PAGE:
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Who Funds Grant Programs?

Judges of grant pitch competition

We’ve heard all about grants, but not as much about who funds grant programs. Grant can come from many sources; the most popular of which are government, state, and private organizations. Continue reading to find out more about who funds grant programs.
The Government

Federal grants are typically awarded to state and local governments, businesses, universities, or institutions planning major projects beneficial to the economy or the public at large. If you find an online source offering “free money” from the government, it’s likely a scam. The government gives out grants to organizations that benefit the public good, but certain federal assistance programs do help low-income families become self-sufficient. There are over 26 federal agencies that supervise over 1,000 grants programs to agricultural projects, education institutions, and art initiatives. Government grants are funded by tax dollars, which is why they’re strictly monitored and have very specific requirements.

Private Organizations

Private organizations are funded by private donors, and these donors usually have a vested interest in choosing grant award recipients. This can make it difficult to secure grants because you must convince various people of your project’s viability and profitability.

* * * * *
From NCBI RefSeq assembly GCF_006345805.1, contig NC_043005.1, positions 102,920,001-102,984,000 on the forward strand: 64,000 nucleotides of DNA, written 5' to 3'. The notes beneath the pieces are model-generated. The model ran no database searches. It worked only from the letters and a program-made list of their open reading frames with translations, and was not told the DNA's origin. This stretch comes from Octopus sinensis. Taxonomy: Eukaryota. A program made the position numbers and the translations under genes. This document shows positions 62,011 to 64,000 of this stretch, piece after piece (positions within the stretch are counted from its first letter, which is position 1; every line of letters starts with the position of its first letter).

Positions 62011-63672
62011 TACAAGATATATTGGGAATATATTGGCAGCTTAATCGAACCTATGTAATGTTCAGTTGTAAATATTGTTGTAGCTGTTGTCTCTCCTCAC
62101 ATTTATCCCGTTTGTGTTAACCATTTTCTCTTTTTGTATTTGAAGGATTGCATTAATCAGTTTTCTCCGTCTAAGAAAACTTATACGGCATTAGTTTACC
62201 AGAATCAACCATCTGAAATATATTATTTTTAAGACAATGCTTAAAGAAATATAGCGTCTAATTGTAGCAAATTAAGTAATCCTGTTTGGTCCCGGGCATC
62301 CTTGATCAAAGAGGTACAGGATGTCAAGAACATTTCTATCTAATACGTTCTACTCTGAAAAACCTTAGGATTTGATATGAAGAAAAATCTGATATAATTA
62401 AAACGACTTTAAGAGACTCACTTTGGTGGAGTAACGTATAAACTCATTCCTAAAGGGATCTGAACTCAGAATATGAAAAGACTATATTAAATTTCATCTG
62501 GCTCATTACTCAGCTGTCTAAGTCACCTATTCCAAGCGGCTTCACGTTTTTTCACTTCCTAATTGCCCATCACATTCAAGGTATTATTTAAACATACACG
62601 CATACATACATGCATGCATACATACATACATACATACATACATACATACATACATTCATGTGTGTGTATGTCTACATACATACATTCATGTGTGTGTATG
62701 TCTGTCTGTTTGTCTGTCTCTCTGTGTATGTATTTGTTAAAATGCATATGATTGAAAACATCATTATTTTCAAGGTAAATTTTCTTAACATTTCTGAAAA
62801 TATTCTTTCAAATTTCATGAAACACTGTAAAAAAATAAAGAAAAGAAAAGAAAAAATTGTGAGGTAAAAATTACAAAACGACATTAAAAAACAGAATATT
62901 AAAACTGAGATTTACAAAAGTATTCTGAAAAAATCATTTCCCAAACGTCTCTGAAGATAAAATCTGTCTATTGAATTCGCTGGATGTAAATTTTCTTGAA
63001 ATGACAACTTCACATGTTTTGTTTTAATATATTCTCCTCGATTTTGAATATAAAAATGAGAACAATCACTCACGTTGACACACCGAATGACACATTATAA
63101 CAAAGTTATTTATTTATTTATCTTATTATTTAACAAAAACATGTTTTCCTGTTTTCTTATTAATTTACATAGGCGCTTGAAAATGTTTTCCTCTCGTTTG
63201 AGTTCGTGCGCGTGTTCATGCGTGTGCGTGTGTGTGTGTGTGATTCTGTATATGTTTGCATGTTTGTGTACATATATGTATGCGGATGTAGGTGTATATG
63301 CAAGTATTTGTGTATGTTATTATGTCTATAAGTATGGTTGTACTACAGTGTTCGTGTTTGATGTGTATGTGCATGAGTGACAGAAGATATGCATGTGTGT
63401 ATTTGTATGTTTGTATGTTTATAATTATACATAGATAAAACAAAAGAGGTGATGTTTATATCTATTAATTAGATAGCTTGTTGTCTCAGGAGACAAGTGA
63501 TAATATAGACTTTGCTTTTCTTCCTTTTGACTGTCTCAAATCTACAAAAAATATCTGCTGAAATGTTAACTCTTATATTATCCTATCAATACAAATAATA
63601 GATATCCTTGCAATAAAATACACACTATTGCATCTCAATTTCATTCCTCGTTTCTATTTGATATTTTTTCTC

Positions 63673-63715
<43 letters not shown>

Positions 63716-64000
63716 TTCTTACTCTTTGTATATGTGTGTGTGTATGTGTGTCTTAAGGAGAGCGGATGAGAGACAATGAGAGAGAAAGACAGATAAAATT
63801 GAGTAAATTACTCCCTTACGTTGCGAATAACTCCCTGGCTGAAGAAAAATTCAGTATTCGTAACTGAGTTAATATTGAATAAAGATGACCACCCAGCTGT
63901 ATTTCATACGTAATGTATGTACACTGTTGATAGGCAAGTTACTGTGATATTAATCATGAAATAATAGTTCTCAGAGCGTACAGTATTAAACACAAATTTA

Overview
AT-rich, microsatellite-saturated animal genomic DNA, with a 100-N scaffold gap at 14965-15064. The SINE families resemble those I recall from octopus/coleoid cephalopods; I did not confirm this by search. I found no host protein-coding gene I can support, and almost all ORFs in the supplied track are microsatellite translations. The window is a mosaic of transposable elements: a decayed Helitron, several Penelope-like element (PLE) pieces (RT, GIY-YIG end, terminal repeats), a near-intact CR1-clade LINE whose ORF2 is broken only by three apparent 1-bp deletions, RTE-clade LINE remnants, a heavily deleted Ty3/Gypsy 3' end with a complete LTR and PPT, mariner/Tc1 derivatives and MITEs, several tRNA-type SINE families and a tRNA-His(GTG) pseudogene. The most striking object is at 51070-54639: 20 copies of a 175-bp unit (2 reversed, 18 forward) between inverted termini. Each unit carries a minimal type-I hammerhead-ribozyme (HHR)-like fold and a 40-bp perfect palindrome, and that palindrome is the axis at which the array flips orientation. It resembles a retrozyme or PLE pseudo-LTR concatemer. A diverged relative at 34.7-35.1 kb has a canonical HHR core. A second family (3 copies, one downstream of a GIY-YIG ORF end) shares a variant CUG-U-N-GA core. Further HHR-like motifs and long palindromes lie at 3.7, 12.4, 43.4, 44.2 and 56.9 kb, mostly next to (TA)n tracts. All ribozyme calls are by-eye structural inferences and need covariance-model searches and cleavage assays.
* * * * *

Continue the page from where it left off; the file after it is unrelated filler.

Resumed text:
Private funding has some advantages and some disadvantages. For one, private funding is usually more quickly awarded because boards have strict schedules for proposal reviews and award acceptances. Private organizations also tend to adjust the cost and length of the grant depending on a project’s needs. However, privately funded institutions often don’t provide enough money to cover all the costs of a project, and some recipients find themselves covering indirect costs themselves. Additionally, private organizations often have niche interests.

State Sponsored Grants

State sponsored grants are especially popular for university-bound students. Every state maintains its own college grant programs which are typically only available for student residents. As these grant programs differ by state, it's difficult to provide a list of exactly what they offer. But an example of a state sponsored grant for education is Texas’ need-based grant, which offers $4,400-$7,400 annually depending on need, college of attendance, and academic status.